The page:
There was an error in this gadget

6/13/2011

Anne Coulter Makes Fool of Herself Pretending She Understands Economics

Why in the hell is Anne Coulter even invited on Sunday Morning News Talk Shows experts are invited on to discuss important current events and political issues?  Ms Coulter is notorious for the many outrageous, evil, racist  remarks she more than occasionally decides to pull out of her bony little ass.  During this particular show, little Annie makes a total fool of herself by trying to give an exceptionally distorted history of Keynesian economics.  My favorite part is Elliot Spitzter kindly explaining to Coulter "your story would be nice if true, but it's not".   Spitzer then left her speechless as he gave a correct explanation of Keynesian economics.  If poor Ann wasn't emotionless she might have cried.  The only thing Anne Coulter knows is how to be is crude, rude and socially unacceptable.  Oh and wrong about everything.

Watch the fun:


2 comments:

Curbside Economist said...

Just because their may be a few people that think Ann was right about Reagan, she wasn't.

Ronald Reagen might have been more of a Keynesian that Roosevelt. He not only lowered taxes, he did a ton of deficit spending (he left behind a 3 Trillion Dollar debt).

The problem is that most of the money was military spending, but he did in fact use government money to stimulate the economy and create jobs. Textbook Keynesian economics.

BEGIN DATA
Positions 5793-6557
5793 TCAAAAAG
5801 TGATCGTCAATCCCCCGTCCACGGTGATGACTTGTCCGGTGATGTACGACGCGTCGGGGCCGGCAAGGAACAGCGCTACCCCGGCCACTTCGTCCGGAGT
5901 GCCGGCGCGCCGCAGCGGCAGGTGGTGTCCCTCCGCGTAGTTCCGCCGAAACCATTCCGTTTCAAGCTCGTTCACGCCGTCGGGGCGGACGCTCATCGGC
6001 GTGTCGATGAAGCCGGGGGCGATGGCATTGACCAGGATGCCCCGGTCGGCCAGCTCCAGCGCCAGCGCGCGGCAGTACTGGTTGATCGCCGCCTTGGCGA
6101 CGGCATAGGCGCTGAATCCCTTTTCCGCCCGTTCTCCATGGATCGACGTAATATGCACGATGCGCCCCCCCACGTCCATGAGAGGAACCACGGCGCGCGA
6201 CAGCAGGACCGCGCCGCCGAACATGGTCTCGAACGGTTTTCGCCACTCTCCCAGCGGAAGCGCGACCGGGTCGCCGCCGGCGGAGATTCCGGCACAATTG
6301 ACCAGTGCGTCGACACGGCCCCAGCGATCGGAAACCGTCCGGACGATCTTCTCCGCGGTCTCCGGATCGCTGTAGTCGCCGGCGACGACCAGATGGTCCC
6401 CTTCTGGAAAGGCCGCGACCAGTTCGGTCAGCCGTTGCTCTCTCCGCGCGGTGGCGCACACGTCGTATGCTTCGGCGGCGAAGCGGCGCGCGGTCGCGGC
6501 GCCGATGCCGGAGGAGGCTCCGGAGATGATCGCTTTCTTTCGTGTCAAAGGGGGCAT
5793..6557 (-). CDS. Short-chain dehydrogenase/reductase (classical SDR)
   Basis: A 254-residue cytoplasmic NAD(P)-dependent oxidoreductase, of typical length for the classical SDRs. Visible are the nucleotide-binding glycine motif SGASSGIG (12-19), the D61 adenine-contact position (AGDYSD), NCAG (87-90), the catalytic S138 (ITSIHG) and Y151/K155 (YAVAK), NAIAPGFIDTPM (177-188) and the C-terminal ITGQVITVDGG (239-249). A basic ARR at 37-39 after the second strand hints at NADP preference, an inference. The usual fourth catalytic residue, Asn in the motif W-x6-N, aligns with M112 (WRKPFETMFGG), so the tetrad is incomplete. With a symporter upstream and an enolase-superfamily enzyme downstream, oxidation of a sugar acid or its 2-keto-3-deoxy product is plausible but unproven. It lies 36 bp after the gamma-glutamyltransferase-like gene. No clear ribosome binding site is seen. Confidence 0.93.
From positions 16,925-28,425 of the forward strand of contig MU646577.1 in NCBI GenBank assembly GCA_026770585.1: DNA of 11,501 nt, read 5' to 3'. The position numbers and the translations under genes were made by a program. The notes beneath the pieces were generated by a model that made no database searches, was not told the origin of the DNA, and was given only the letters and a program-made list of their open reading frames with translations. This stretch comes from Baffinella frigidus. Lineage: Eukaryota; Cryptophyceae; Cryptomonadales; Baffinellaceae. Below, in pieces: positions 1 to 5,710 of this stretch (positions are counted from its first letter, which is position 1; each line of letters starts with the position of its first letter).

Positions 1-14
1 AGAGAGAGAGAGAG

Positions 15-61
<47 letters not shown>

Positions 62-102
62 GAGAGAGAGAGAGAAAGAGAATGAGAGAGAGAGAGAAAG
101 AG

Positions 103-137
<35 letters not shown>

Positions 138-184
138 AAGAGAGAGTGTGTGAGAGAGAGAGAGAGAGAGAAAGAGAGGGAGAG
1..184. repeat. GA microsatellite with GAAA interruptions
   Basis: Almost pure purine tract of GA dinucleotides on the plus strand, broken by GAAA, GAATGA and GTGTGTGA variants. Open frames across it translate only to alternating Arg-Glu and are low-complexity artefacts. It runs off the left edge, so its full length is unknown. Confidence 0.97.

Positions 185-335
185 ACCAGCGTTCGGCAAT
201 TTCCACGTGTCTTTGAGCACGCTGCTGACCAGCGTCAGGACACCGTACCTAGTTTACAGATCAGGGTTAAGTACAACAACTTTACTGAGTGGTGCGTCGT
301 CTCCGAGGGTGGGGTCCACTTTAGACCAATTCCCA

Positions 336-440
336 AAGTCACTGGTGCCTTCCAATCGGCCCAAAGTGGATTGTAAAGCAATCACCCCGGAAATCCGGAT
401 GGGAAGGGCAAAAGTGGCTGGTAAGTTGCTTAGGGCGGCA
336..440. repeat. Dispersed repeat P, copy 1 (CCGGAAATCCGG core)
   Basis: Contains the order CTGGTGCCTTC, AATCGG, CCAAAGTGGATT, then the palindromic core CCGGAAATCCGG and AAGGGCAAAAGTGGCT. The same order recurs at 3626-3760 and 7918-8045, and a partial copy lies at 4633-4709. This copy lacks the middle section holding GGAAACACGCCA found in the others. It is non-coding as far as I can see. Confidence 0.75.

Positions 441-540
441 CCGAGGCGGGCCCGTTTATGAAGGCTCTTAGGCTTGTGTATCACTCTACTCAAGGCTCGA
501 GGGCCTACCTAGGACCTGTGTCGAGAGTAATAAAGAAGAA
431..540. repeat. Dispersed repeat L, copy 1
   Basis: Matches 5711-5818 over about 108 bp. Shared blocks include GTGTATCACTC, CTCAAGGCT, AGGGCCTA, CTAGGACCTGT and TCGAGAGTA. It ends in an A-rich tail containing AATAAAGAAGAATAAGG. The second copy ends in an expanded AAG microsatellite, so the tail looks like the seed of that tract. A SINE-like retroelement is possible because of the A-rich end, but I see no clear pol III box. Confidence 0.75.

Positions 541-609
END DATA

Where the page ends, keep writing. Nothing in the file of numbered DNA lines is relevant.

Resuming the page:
So if you are keeping score, Ann Coulter had NOTHING RIGHT, which is about average for her.

anitamurie said...

Reagan did a great deal to the economy besides spending, much of which we will continue paying for years. His administration was responsible for the destruction of the 1927 McFadden Act law aimed at preserving community banking by restricting the ability of financial institutions to operate in more than one state. The law was the only thing standing in the way of national companies swallowing up independently owned banks across the country. He also allowed large banking institutions to circumvent the Glass-Steagall Act of 1933. Besides the huge changes he would bring to the contours of American commerce, Reagans's actions would have ramifications for years to come and lead to one financial crisis after another including the subprime mortgage crisis and the devastation in the financial sector that unfolded in the second half of 2008. What was left of Glass-Steagall, would not finally be repealed until 1999-but the processes he and his Republican colleagues set in motion in 1981 were the genesis of so much that is wrong with the U.S. economy in the twenty-first century.